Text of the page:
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Employers will be disappointed that the Employment Appeal Tribunal (the EAT) dismissed the employer’s appeal in Lock v British Gas on 22 February. The EAT agreed with the Employment Tribunal, taking another EAT decision from last year - Bear Scotland v Fulton into account - that results-based commission should be included in holiday pay and that it was possible to add words into the Working Time Regulations so that they conformed with EU law. However, it is understood that the EAT has given British Gas permission to appeal. Although this means the Court of Appeal will consider all the issues afresh, given the European rulings it is doubtful that the Lock decision will be overturned. The appeal is unlikely to be heard before 2017 and in the meantime the uncertainty for employers continues.
Under the European Working Time Directive (the Directive), workers are entitled to four weeks (20 days) paid holiday a year – a seemingly simple concept. The UK has implemented the Directive under the Working Time Regulations (WTR) which go further, and provide for 5.6 weeks (28 days) paid leave. Whilst the intention was that workers would get a week’s pay for a week’s leave, this has proved more complex than it sounds.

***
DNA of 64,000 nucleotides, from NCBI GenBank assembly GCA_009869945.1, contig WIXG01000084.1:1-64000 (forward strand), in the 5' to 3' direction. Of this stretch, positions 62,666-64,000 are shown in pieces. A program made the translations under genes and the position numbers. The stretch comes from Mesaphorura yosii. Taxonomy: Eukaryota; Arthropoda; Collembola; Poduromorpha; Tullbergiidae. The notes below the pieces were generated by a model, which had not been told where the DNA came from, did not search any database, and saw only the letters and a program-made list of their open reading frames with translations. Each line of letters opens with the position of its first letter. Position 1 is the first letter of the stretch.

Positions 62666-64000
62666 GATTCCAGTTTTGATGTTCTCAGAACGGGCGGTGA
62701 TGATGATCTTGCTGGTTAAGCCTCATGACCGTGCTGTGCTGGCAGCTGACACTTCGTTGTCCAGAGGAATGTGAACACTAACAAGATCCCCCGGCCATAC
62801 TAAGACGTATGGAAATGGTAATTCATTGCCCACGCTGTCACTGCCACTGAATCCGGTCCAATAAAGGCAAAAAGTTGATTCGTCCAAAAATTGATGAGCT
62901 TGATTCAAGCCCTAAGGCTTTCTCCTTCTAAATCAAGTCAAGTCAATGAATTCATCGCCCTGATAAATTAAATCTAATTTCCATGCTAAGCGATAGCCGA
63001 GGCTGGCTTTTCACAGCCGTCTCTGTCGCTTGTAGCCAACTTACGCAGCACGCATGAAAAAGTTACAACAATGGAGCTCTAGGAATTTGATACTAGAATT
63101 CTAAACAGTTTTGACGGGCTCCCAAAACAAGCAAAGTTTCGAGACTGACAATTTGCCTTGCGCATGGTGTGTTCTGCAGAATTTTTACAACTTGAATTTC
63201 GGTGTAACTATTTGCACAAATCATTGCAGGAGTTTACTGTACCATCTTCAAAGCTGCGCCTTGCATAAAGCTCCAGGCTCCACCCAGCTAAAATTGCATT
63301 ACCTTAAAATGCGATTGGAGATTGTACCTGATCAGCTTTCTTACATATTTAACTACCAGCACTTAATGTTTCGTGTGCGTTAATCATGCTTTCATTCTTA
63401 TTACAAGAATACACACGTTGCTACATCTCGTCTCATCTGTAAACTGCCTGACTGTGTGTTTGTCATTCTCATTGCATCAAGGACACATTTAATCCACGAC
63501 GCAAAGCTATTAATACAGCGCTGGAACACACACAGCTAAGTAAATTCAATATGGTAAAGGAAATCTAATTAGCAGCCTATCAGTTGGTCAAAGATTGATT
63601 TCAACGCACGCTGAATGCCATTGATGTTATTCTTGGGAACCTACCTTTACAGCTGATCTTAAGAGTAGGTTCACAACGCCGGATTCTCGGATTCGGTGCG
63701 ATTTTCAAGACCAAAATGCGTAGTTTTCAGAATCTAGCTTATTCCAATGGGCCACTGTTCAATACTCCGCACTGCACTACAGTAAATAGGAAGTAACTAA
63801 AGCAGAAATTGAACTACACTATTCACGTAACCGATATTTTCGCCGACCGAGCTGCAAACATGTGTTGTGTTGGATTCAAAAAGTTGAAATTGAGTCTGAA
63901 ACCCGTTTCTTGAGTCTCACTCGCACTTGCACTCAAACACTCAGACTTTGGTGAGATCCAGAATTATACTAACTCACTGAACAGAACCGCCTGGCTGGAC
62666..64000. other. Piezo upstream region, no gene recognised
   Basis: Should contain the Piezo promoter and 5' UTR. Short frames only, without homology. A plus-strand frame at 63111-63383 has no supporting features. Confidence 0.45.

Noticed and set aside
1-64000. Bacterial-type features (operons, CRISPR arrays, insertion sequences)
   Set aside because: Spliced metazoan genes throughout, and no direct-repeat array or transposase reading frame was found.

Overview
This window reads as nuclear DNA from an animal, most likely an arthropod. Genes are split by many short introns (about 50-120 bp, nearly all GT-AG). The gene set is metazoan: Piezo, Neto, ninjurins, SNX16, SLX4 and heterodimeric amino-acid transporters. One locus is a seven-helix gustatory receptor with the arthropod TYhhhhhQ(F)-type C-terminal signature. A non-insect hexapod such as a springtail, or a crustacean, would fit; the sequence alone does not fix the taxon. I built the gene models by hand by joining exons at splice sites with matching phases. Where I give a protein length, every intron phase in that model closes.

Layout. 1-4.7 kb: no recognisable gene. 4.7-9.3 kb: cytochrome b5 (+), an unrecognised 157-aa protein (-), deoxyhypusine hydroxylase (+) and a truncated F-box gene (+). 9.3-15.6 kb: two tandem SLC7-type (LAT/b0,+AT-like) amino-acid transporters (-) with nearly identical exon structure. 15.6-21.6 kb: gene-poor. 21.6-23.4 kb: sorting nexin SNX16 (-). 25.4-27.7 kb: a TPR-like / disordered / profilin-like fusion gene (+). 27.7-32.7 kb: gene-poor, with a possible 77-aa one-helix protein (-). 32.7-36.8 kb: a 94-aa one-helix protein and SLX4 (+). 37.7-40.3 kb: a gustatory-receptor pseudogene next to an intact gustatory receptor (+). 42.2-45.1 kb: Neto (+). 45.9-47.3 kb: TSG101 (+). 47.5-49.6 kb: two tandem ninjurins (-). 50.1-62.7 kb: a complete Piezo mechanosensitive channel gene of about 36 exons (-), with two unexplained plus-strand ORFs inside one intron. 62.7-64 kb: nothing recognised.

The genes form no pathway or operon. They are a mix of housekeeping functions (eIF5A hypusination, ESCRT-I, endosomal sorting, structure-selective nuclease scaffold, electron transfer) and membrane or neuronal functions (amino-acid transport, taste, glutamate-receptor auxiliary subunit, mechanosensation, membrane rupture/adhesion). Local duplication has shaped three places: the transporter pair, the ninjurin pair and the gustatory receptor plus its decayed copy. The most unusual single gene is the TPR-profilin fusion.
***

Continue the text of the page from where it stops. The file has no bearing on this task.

Under the calculations provided for by the WTR, elements of pay could effectively be excluded for some workers, such as commission and non guaranteed overtime. The European Court of Justice (ECJ) found that this could result in a serious reduction in pay for some when on holiday. As a result, these workers could be put off taking holiday, which in turn undermines the health and safety principles underpinning the Directive. The line of cases from Europe, and interpreted in the UK courts, show a steady movement towards including all elements of pay that are regularly made and “intrinsic” to the job.
Whilst the Bear Scotland case relates to non-guaranteed overtime and travel time payments and Lock relates to results-based commission, similar issues arise in respect of productivity, attendance, performance and possibly other allowances (such as “acting up”), standby or call-out payments and potentially even to discretionary performance bonuses.
Additionally, voluntary overtime was not specifically dealt with in the Bear Scotland judgement, but it is likely that future tribunals will interpret it as forming part of normal remuneration if a settled pattern has developed over a sufficient period of time to justify the label “normal”. In fact, the Court of Appeal in Northern Ireland has given the view (which is not binding on UK Courts) that in principle, voluntary overtime should be included in holiday pay.
The upshot is that money paid regularly enough to be “normal” should be included.
Importantly however, this only applies to the four weeks holiday entitlement under the Directive, not the additional 1.6 weeks provided for under the WTR.